Report: Drops in Apple’s share price historically followed by surge in earnings growth
In October, Apple stock dropped below 600 for the first time since July. Since then, following a number of new product launches, AAPL has continued to fall and now only sits slightly higher than last week at roughly 550 per share and a market cap of $518 billion. While many have pointed to uncertainty regarding new product launches and executive level changes as the cause of Apple’s falling share price, no one quite has a definitive answer for why AAPL has hit a nearly six-month low. In a report today, titled “A dramatic reading of Apple’s share price”, Asymco analyst Horace Dediu might have the answer.
Dediu studied 13 bear AAPL markets starting with the October 2001 launch of the iPod. As noted in the report, Apple’s stock had just fallen 70 percent year-over-year and continued to drop another 20 percent following the iPod launch. However, since the iPhone launch, Dediu found “every dramatic drop in share price was followed by a surge in earnings growth.” The graph above maps earnings growth following bear Apple markets since the 2007 iPhone introduction.
So, why exactly does this happen? Dediu explained his theory:
One could even say the worse the bear, the better the growth. Sounds completely counter-intuitive, but there is some perverse logic in this as well. The market reflects crises (as well as over-abundance) of confidence. Unforeseen growth is what creates wealth and the crisis in confidence is a reflection of the improbability of continuing out-performance. When Apple’s performance is foreseeable the stock moves slowly upward. When its performance is unforeseeable the stock moves dramatically downward.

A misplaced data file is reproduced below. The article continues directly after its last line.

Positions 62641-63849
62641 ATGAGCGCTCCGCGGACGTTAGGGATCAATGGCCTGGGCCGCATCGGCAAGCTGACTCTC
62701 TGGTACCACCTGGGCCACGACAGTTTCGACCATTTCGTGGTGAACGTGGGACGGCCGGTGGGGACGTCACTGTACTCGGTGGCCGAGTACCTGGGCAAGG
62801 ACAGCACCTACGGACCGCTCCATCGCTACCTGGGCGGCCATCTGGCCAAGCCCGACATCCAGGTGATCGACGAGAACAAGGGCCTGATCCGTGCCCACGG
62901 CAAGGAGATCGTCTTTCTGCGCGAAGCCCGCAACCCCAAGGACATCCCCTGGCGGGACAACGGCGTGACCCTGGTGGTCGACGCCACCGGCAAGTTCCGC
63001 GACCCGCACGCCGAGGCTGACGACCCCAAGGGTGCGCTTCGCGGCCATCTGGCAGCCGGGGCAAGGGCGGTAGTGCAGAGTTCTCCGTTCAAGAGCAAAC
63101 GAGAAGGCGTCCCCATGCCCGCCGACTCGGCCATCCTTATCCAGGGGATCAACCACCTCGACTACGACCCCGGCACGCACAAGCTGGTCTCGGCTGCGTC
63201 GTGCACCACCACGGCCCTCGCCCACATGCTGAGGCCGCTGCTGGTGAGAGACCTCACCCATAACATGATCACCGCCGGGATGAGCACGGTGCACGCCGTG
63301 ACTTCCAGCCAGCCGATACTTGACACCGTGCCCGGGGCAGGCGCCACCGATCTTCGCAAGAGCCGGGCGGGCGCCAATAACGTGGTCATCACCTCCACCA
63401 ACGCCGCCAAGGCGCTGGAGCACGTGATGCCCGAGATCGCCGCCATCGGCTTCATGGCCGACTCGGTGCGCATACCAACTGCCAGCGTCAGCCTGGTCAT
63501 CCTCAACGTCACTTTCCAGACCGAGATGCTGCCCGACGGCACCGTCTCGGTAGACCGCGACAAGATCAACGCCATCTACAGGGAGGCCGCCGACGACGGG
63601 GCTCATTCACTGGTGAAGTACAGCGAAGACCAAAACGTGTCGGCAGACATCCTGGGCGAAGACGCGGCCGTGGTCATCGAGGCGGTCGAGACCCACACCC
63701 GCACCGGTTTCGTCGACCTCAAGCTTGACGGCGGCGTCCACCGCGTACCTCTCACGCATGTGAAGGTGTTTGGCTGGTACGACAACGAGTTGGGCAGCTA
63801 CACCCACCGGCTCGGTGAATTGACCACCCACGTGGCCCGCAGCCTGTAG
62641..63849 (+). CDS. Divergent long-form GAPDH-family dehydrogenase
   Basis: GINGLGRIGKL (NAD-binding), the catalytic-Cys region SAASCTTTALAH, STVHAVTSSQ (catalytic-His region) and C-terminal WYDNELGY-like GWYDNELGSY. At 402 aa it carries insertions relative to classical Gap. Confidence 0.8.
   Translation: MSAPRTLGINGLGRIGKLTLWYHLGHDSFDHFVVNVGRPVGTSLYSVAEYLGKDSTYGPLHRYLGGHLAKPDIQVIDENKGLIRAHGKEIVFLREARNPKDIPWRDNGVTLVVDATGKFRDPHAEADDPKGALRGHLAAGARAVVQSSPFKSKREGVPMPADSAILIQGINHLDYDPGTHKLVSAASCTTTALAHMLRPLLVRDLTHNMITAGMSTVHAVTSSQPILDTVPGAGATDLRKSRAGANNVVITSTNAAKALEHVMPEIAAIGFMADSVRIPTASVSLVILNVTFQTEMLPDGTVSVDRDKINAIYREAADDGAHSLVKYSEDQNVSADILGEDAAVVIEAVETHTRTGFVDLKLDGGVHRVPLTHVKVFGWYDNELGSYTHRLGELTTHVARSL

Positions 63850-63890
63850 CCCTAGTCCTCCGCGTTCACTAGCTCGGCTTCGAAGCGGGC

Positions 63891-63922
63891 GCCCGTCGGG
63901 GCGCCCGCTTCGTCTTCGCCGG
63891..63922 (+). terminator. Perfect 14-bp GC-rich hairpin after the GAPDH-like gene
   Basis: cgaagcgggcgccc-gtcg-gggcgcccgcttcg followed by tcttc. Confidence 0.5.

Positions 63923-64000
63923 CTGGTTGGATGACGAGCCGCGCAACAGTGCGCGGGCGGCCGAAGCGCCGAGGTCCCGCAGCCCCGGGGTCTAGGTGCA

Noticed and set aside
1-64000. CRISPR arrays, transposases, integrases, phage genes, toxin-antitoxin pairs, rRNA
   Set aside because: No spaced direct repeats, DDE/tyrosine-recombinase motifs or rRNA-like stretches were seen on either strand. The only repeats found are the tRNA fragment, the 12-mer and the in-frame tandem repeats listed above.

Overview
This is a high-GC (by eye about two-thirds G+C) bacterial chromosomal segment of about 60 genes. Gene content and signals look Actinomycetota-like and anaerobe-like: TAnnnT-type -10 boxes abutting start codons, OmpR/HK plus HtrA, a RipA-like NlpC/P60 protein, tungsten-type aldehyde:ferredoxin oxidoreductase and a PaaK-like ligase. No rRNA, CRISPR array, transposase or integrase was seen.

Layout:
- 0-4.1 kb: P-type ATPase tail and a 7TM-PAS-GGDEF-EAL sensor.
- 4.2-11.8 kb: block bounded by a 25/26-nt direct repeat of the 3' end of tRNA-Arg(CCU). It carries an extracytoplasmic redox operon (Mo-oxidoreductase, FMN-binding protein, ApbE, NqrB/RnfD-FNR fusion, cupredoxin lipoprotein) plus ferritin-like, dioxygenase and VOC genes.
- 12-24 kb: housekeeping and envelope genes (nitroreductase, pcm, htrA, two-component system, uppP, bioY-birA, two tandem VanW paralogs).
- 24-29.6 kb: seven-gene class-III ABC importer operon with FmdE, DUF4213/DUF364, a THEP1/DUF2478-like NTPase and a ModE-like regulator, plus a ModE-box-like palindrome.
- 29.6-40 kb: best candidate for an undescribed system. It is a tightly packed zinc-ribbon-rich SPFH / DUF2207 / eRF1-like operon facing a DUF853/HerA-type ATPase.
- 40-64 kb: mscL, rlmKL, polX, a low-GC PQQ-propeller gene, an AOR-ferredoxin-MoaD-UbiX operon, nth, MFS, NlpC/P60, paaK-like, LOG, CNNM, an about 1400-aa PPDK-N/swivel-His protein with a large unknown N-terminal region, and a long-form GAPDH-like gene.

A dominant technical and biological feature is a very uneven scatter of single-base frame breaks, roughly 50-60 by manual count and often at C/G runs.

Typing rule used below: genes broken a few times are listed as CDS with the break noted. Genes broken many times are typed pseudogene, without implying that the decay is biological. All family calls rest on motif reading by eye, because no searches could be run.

A pithy way of putting it is: No news is good news. Good news is bad news.
When a product is understood the stock is mildly desirable. When a new product appears the future is hazy and the stock is undesirable. But that haziness hides potential but up and down. New products is what innovators produce. Bizarre new products is what disruptors produce.
In other words, the paradoxical observation in the chart above of “the more drama in the market, the more success in the marketplace” makes sense when inverted.
For disruptive companies, it should be “the more success in the marketplace, the more drama in the market.”
In that sense the current downdraft may be quite auspicious.
The Wall Street Journal has a theory that “tax-induced selling is one factor some market watchers attribute to the recent declines, including stumbles in highfliers such as Apple, which has tumbled 8.1% this month.” The graphic below shows what some AAPL investors are facing with possible higher taxes on capital gains.